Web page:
rise to introduce legislation expressing the sense of Congress that the
United States government should not revive military conscription. Supporters
of conscription have taken advantage of the events of September 11 to
renew efforts to reinstate the military draft. However, reviving the draft
may actually weaken America's military. Furthermore, a military draft
violates the very principles of individual liberty this country was founded
upon. It is no exaggeration to state that military conscription is better
suited for a totalitarian government, such as the recently dethroned Taliban
regime, than a free society.
military conscription ended over 30 years ago, voluntary armed services
have successfully fulfilled the military needs of the United States.
The recent success of the military campaign in Afghanistan once again
demonstrates the ability of the volunteer military to respond to threats
to the lives, liberty, and property of the people of the United States.
weakens the military by introducing tensions and rivalries between those
who volunteer for military service and those who have been conscripted.
This undermines the cohesiveness of military units, which is a vital
element of military effectiveness. Conscripts also are unlikely to choose
the military as a career; thus, a draft will do little to address problems
with retention. With today's high-tech military, retention is the most
important personnel issue and it seems counter-productive to adopt any
policy that will not address this important issue.
helps promote an effective military, then why did General Vladisova
Putilin, Chief of the Russian General Staff, react to plans to end the
military draft in Russia, by saying "This is the great dream of
all servicemen, when our army will become completely professional...?"
of reinstating a military draft, Congress should make military service
attractive by finally living up to its responsibility to provide good
benefits and pay to members of the armed forces and our nation's veterans.
It is an outrage that American military personnel and veterans are given
a lower priority in the federal budget than spending to benefit politically
powerful special interests. Until this is changed, we will never have
a military which reflects our nation's highest ideals.
the most important reason to oppose reinstatement of a military draft
is that conscription violates the very principles upon which this country
was founded. The basic premise underlying conscription is that the individual
belongs to the state, individual rights are granted by the state, and
therefore politicians can abridge individual rights at will. In contrast,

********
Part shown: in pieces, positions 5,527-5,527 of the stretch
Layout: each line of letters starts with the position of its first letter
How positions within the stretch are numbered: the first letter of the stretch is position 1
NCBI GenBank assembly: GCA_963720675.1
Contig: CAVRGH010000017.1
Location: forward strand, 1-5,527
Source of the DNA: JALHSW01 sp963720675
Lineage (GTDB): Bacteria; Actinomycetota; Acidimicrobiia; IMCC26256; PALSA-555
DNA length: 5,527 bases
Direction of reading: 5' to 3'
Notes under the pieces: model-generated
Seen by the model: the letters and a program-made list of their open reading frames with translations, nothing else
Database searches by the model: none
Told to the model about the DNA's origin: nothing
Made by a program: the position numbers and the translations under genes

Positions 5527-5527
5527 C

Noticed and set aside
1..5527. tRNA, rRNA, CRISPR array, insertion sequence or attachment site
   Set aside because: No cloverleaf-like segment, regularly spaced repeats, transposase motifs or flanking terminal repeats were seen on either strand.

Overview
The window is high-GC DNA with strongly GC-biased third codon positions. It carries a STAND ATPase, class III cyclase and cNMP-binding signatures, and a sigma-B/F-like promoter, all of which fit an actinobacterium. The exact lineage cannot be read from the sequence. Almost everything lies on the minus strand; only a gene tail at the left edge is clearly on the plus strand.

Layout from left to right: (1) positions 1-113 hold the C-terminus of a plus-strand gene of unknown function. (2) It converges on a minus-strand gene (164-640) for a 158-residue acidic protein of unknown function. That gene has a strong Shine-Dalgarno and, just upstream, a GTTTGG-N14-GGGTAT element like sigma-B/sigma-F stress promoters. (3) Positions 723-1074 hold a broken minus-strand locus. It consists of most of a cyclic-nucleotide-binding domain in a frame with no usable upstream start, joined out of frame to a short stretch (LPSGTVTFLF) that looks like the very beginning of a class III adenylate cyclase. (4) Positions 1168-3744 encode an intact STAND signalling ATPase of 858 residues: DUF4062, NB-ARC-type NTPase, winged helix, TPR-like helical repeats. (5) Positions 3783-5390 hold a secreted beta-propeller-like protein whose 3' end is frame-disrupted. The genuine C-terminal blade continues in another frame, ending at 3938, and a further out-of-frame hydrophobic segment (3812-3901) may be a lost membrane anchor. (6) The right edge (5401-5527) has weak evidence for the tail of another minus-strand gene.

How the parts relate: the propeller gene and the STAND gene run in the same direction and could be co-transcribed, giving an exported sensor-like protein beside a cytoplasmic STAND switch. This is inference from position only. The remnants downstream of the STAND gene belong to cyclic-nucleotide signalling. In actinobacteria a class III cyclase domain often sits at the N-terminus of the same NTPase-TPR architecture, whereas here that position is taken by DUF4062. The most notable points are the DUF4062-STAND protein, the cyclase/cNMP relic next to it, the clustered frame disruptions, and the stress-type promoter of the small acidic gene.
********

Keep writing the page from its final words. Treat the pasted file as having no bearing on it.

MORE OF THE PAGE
the philosophy which inspired America's founders, expressed in the Declaration
of Independence, is that individuals possess natural, God-given rights
which cannot be abridged by the government. Forcing people into military
service against their will thus directly contradicts the philosophy
of the Founding Fathers. A military draft also appears to contradict
the constitutional prohibition of involuntary servitude.
the War of 1812, Daniel Webster eloquently made the case that a military
draft was unconstitutional:
is it written in the Constitution, in what article or section is it
contained, that you may take children from their parents, and parents
from their children, and compel them to fight the battles of any war,
in which the folly or the wickedness of Government may engage it? Under
what concealment has this power lain hidden, which now for the first
time comes forth, with a tremendous and baleful aspect, to trample down
and destroy the dearest rights of personal liberty? Sir, I almost disdain
to go to quotations and references to prove that such an abominable
doctrine had no foundation in the Constitution of the country. It is
enough to know that the instrument was intended as the basis of a free
government, and that the power contended for is incompatible with any
notion of personal liberty. An attempt to maintain this doctrine upon
the provisions of the Constitution is an exercise of perverse ingenuity
to extract slavery from the substance of a free government. It is an
attempt to show, by proof and argument, that we ourselves are subjects
of despotism, and that we have a right to chains and bondage, firmly
secured to us and our children, by the provisions of our government."
eloquent opponent of the draft was former President Ronald Reagan who
in a 1979 column on conscription said:
rests on the assumption that your kids belong to the state. If we buy
that assumption then it is for the state not for parents, the
community, the religious institutions or teachers to decide who
shall have what values and who shall do what work, when, where and how
in our society. That assumption isn't a new one. The Nazis thought it
was a great idea."
Reagan and Daniel Webster are not the only prominent Americans to oppose
conscription. In fact, throughout American history the draft has been
opposed by Americans from across the political spectrum,
from Henry David Thoreau to Barry Goldwater to Bill Bradley to Jesse
Ventura. Organizations opposed to conscription range from the American
Civil Liberties Union to the United Methodist Church General Board of
Church and Society, and from the National Taxpayers Union to the Conservative
Caucus. Other major figures opposing conscription include current Federal
Reserve Chairman Alan Greenspan and Nobel Laureate Milton Friedman.
I ask my colleagues to stand up for the long-term military interests
of the United States, individual liberty, and values of the Declaration
of Independence by co-sponsoring my sense of Congress resolution opposing
reinstatement of the military draft.